Welcome to my latest Capitol Update! As your state representative, one of my most important jobs is to keep you updated on issues at the state Capitol and in our community. My staff and I are always ready to answer any questions about state government and provide any help you need in contacting state departments. I also look forward to hearing your thoughts and ideas on how to make state government work better for you.
You can also reach me at (517) 373-0159 or by email at firstname.lastname@example.org. You can also visit my website at sowerby.housedems.com to find up-to-date information and news on my work in Lansing. I hope you find my updates useful and informative.
In this issue:
- Upcoming Coffee and Conversation
- COVID Relief Supplemental Funding
- Payday Lending Restrictions and Consumer Protections
Strengthening the Unemployment Insurance Agency
State Representative, 31st House District
Upcoming Mt. Clemens Virtual Coffee Hour with Congressman Andy Levin
On Friday, April 9 at 4 p.m., Congressman Andy Levin will join me as my special guest for a virtual coffee hour to hear from our Mt. Clemens constituents. We will discuss federal and state legislation, the COVID-19 response and other issues of the day. We will also take questions and do our best to address your concerns. Please register and feel free to share with other Mt. Clemens residents who might be interested.
Register in advance for this meeting at the link below. After registering, you will receive a confirmation email containing information about joining the meeting.
COVID Relief Supplemental Funding Signed by Governor Whitmer
Last week, House and Senate Republicans finally brought to a vote a supplemental budget that appropriated the federal relief money signed into law back in December of 2020. It was signed into law with line-item vetoes by Gov. Whitmer, removing many of the worst provisions designed to limit the governor’s power. I applaud her actions to deliver relief to Michiganders despite continued obstruction from House and Senate Leadership.
Despite waiting more than two months to get this money to Michiganders and businesses who desperately need it, legislative leadership completely shut out Democratic legislators and prevented Gov. Whitmer from fully appropriating the money made available to our state. By tying this vital, necessary funding to requirements that blatantly attempt to limit the extent of executive action and ability to respond to ongoing crises, such as the current COVID-19 pandemic, the majority party is putting party politics over the people of our state.
I voted against the supplemental dollars because these political games keep being played while leaving Michiganders to suffer. Even if my Republican colleagues disagree with the governor’s response to COVID, tying the hand of the governor to respond to current or future crises is not in the interest of the public and would only harm public safety overall.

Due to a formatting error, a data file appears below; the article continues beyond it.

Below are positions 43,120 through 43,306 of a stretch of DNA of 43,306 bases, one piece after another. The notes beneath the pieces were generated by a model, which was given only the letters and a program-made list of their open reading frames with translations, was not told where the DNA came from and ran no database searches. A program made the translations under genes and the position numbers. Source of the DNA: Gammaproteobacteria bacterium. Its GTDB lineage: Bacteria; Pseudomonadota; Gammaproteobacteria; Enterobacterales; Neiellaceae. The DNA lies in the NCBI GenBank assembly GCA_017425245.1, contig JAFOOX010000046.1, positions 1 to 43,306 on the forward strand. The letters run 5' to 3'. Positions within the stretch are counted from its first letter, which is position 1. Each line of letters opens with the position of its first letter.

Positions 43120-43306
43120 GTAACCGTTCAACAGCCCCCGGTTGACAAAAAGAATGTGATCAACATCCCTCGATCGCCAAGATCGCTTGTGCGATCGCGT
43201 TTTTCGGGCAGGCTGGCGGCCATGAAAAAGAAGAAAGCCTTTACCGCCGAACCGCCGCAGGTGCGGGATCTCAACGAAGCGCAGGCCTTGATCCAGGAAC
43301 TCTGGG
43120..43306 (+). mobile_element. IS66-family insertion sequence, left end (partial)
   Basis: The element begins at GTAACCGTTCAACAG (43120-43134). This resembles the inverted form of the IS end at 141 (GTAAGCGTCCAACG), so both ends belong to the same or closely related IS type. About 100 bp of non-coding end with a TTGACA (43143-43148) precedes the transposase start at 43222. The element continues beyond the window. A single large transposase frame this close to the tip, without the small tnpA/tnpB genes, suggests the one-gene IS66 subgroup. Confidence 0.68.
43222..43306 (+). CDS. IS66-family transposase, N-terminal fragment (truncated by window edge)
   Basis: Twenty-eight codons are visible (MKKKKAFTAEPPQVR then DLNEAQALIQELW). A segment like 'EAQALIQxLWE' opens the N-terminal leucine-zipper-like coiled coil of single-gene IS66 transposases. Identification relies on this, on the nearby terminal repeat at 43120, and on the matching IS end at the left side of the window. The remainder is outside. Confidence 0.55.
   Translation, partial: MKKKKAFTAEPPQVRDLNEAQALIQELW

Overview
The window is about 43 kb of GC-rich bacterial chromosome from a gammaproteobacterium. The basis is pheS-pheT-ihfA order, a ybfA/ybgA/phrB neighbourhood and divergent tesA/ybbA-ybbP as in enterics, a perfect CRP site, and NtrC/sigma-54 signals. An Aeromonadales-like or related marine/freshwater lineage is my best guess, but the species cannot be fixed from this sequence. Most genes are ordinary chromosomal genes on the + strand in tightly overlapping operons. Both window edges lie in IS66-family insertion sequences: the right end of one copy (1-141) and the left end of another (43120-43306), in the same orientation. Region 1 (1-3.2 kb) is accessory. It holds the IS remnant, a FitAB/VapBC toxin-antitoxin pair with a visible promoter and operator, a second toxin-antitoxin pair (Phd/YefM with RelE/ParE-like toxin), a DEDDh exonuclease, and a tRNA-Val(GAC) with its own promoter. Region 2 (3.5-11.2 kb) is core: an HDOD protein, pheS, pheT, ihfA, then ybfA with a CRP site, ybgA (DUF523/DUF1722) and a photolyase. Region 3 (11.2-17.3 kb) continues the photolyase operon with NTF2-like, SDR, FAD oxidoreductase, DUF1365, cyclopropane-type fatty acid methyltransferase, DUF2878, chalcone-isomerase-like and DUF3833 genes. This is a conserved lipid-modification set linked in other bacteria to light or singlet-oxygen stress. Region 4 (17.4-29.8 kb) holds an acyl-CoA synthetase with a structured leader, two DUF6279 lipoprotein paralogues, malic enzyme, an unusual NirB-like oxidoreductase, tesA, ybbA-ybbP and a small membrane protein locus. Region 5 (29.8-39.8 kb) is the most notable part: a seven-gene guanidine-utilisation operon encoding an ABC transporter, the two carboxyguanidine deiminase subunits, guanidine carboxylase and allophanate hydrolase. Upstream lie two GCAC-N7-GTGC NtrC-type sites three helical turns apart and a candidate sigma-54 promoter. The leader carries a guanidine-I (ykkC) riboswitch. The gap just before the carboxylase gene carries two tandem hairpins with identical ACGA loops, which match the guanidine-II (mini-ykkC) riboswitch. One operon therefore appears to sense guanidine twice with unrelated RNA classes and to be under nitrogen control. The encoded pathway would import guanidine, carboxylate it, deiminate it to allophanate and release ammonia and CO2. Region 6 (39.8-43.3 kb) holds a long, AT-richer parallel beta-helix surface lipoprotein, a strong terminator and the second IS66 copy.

Consumer Protections on the Payday Lending Industry
This week I introduced House Bill 4515, which would increase consumer protections for customers of payday lending institutions and ensure that Michiganders aren’t trapped in a never-ending cycle of debt. My bill will create a 30-day cooling-off period for customers between payday loans and require payday lending institutions to document that a customer has a reasonable ability to repay the loan. These protections are much needed in our state and are in line with those that all other financial institutions are subject to, including banks and credit unions. Financially vulnerable individuals should not be exploited and forced to pay over 300% in interest on these short-term loans.
Strengthening the Unemployment Insurance Agency
Last week, I introduced legislation as part of a broader package of bills that aims to fix our ailing unemployment insurance system. My bill specifically would extend the time frame for individuals falsely accused of fraud due to the failed MIDAS computer system put in place by former Governor Snyder. These hard-working people have together accrued millions in fees and penalties after doing absolutely nothing wrong, and each one of them deserves the opportunity to be made whole. My bill extending the statute of limitations on these cases will empower those who have not yet done so to bring legal action and receive the compensation they are owed.
The other bills in the package would do the following:
- Increase due process requirements of the UIA to require in-person or telephone appeals hearings, ensuring those falsely accused of fraud have the opportunity to be heard.
- Require all correspondence from the UIA to be in “plain language”, defined in the bill as at a 4th-grade reading level.
- Lower wage garnishment from 50% to 20% for an individual required to repay benefits they were mistakenly paid.
- Allow for unemployment benefits to be deducted from adjusted gross income, easing the tax liability for individuals on unemployment.
- Increase the hardship waiver to 200% of the federal poverty level, excluding $20,000 in cash assets from the calculation.
- Ensure the UIA reimburses all individuals erroneously accused of fraud by the faulty MIDAS computer system.
- Require state agencies to help individuals restore their credit when their private information is compromised due to security breaches of state operated database systems.
- Require the UIA to contract to have an audit done on their computer system’s algorithms and logic formulas.